Engineering vs. Physician Salary Recovery Time (chances are you will never catch

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wisconsindoctor

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I know my numbers are going to be off, but I will give it a try.

I'm going to use a starting salary of $60,000 for engineering and a yearly salary of $132,000 for doctors.

Both graduate the same year. Student A is the engineering professional and Student B is the doctor.

For simplification, we are assuming no student debt from undergraduate school….I'm also not taking into account cost of living and everything else for simplification.

Student A:

Years in employment: please know that these numbers are not fully accurate….just a good guess to the numbers

1: 60,000
2: 62,000
3: 65,000 (attends masters degree program)
4: promotion…..85,000
5: 90,000
6: promotion…..100,000
7: 105,000
8: 110,000
9: 115,000
10: 120,000
11: 125,000
12: 130,000
13: 132,000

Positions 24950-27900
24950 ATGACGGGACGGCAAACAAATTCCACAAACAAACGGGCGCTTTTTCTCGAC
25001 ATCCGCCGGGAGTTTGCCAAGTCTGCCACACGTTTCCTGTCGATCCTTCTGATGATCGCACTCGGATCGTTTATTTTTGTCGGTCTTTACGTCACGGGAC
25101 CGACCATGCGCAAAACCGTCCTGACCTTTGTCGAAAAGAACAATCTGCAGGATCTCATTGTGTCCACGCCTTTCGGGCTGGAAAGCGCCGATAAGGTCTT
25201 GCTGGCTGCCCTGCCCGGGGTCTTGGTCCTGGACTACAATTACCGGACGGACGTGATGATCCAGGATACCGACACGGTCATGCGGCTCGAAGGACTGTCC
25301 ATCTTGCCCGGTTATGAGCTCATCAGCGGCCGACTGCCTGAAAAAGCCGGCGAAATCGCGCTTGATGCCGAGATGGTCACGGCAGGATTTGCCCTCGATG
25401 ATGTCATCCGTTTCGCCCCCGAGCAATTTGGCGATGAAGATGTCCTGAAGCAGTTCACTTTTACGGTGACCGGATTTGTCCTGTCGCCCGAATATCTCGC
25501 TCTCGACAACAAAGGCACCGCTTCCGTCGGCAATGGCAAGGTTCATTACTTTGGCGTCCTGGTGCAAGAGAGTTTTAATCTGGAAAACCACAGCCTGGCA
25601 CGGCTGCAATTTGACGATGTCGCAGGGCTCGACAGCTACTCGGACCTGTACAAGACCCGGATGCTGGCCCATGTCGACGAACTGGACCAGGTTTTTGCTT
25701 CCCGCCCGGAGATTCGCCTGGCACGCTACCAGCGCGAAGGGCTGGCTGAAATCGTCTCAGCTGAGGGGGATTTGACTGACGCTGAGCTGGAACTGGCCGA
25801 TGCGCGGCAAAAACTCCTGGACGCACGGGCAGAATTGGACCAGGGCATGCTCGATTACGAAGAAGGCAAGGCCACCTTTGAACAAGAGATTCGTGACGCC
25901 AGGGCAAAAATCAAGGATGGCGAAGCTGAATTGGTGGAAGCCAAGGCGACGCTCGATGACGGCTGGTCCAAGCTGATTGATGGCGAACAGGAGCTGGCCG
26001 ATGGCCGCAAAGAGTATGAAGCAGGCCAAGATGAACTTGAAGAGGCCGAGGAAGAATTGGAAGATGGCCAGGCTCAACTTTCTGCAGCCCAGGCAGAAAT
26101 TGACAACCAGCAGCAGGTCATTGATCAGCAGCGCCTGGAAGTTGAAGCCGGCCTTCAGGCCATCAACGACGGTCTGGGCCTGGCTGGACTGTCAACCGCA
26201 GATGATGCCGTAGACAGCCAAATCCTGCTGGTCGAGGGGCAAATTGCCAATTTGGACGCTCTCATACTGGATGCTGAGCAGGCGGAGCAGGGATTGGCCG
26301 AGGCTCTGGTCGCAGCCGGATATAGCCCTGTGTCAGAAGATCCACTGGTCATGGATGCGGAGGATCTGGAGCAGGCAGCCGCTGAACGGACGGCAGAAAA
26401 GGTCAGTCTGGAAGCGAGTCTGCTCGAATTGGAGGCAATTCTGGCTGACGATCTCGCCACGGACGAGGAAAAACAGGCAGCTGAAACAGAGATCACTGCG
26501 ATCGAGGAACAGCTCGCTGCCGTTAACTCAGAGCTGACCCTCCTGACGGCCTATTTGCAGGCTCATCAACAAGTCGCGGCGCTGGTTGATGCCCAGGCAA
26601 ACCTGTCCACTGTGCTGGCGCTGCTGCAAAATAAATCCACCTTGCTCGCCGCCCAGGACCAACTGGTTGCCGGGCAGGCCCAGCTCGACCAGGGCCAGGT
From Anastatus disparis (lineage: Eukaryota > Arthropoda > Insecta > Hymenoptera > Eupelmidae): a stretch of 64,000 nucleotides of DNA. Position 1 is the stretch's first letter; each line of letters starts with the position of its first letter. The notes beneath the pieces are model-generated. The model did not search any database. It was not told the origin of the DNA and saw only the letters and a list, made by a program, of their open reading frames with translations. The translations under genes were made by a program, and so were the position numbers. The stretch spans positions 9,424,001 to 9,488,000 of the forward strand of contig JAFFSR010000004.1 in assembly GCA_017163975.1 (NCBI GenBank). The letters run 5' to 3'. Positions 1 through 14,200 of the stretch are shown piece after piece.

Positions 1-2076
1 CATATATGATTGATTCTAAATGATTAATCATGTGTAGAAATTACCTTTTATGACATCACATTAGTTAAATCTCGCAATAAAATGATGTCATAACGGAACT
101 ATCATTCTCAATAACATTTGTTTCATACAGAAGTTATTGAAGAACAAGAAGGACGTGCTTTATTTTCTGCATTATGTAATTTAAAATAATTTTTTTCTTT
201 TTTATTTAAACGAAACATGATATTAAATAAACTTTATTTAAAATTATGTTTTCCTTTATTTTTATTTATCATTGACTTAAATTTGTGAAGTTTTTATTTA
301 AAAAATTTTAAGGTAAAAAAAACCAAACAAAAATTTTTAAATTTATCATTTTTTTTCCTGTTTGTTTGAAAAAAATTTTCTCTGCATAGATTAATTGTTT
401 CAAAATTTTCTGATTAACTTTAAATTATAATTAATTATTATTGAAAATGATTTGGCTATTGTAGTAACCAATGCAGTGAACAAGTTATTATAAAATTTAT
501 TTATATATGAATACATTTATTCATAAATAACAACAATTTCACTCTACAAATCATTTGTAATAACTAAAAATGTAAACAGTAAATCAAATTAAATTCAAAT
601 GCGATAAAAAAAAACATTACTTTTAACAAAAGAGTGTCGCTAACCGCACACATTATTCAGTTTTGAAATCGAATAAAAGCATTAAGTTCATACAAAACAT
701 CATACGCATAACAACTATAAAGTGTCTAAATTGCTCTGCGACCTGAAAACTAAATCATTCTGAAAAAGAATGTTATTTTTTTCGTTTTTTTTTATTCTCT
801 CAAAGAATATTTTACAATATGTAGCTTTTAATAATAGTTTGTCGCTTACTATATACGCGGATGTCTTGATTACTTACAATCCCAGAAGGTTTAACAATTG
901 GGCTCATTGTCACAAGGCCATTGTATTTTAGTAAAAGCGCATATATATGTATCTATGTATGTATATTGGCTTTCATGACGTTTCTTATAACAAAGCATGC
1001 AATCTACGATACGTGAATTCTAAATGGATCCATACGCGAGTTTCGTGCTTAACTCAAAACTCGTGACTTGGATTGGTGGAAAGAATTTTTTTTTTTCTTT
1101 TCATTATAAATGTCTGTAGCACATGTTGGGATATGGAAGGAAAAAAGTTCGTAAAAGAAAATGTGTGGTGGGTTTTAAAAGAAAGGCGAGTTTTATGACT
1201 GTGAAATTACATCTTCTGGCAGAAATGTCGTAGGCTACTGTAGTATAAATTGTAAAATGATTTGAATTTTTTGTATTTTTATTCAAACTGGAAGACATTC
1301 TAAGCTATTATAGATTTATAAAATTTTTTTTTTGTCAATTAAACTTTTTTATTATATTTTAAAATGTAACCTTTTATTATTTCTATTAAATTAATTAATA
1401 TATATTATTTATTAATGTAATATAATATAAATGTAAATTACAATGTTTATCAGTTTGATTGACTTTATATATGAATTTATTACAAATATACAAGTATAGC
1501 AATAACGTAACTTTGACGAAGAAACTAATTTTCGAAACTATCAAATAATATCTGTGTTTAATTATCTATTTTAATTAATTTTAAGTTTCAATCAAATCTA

I will use 135,000 from here on out for the next 25 years

Total life-time salary for first 13 years = 1,299,000

Total life-time salary for the next 25 years = 3,300,000

Student B:

Medical school debt: 200,000

Year 1: 0
Year 2: 0
Year 3: 0
Year 4: 0
Year 5: 44,000
Year 6: 46,000
Year 7: 48,000
Year 8: 52,000
(for New York residents, add on 10,000 more for each year)
Year 9: 132,000
Year 10: 132,000
Year 11: 132,000
Year 12: 132,000
Year 13: 132,000

First 13 years of life-time income = 850,000

First 13 years comparison
Student A: 1,299,000
Student B: 850,000
Difference: 449000

Next 13 years of income = 3,300,000

38 years of total life-time income
Student A: 4599000
Student B: 4150000
Difference: 449000

Now add in medical school debt for person B

With a debt load of 200,000 with a 10 year repayment plan with a 6.8 percent interest = $236,483.75

4150000 – 236,483 = 3,913,517

Difference:
Person A: 4599000